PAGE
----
A taxpayer-funded hospital district in Tarrant County is mandating COVID-19 vaccines for its employees, despite an executive order from Gov. Greg Abbott seeking to ban such mandates.

After orders from President Joe Biden, the federal Centers for Medicare and Medicaid Services (CMS) is requiring that all healthcare facilities that accept Medicare or Medicaid mandate COVID-19 vaccinations for employees.

According to CMS Administrator Chiquita Brooks-LaSure, โ€œTodayโ€™s [Nov. 4] action addresses the risk of unvaccinated health care staff to patient safety and provides stability and uniformity across the nationโ€™s health care system to strengthen the health of people and the providers who care for them.โ€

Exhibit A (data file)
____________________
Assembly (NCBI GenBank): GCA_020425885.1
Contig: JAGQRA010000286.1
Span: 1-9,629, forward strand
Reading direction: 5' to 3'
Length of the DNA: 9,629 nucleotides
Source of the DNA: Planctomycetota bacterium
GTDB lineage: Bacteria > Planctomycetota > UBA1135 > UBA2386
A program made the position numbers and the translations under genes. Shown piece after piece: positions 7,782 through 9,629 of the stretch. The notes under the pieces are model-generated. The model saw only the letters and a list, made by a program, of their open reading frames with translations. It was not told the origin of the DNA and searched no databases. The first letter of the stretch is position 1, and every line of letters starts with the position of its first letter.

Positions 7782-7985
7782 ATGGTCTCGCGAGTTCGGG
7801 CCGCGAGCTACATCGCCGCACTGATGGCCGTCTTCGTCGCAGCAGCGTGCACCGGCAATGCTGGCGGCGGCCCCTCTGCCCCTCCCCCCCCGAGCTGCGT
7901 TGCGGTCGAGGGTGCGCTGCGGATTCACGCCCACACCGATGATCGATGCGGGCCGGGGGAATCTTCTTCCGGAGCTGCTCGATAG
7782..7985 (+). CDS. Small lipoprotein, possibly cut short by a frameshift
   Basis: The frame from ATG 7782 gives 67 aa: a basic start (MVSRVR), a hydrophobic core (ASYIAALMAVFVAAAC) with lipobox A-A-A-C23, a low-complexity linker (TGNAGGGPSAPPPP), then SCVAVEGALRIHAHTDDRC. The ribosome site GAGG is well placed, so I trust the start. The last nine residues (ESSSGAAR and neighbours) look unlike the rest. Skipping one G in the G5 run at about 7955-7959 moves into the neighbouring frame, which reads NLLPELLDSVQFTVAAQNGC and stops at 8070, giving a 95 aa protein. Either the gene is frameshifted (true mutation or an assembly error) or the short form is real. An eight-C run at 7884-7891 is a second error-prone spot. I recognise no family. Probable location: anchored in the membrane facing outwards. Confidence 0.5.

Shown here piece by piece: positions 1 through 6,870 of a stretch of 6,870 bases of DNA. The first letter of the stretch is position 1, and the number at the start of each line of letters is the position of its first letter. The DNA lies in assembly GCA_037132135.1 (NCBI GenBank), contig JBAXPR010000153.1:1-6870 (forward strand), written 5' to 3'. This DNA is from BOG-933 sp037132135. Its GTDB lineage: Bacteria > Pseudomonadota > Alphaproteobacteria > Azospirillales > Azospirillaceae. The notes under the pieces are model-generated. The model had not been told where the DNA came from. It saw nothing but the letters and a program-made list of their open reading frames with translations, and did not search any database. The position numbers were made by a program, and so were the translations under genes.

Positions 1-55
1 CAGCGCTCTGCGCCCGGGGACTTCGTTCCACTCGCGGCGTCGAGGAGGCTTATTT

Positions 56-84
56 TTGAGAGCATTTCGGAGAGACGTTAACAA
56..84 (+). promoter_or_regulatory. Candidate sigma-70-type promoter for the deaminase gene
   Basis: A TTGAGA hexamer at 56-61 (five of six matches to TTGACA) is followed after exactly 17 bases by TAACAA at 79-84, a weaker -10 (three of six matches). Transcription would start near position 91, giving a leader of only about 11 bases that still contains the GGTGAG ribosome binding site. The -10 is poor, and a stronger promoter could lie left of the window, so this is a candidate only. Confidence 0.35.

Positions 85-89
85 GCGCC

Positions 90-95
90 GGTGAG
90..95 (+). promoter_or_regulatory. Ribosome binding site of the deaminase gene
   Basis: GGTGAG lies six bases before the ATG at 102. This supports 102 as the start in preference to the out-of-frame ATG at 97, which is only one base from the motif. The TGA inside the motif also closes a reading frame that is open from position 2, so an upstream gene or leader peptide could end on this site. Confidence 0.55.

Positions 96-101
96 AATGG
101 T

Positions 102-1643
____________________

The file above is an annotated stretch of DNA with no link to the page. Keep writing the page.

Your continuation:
The taxpayer-funded Tarrant County Hospital District, which operates under the name โ€œJPS Health Network,โ€ sent an email informing employees of this December 5 deadline:

โ€œAll JPS Health Network employees, Acclaim clinicians and staff, volunteers, residents, students, contractors and vendors will be required to be fully vaccinated against COVID-19 by January 4, 2022. This means anyone not yet vaccinated must receive their first vaccine dose by December 5 to meet the deadline.โ€

The Tarrant County Hospital District has hiked taxes by 75.6 percent between 2013-2020 for Tarrant County residents. Now, the JPS Health Network is enforcing a federal vaccine mandate and threatening jobs in Tarrant County.

Despite Abbottโ€™s executive order seeking to ban forced vaccinations, the governor has so far been unwilling to call lawmakers back to Austin for a special session to ban vaccine mandates.

Similar mandates were uncovered earlier this week at UTHealth, which is operated by the University of Texas.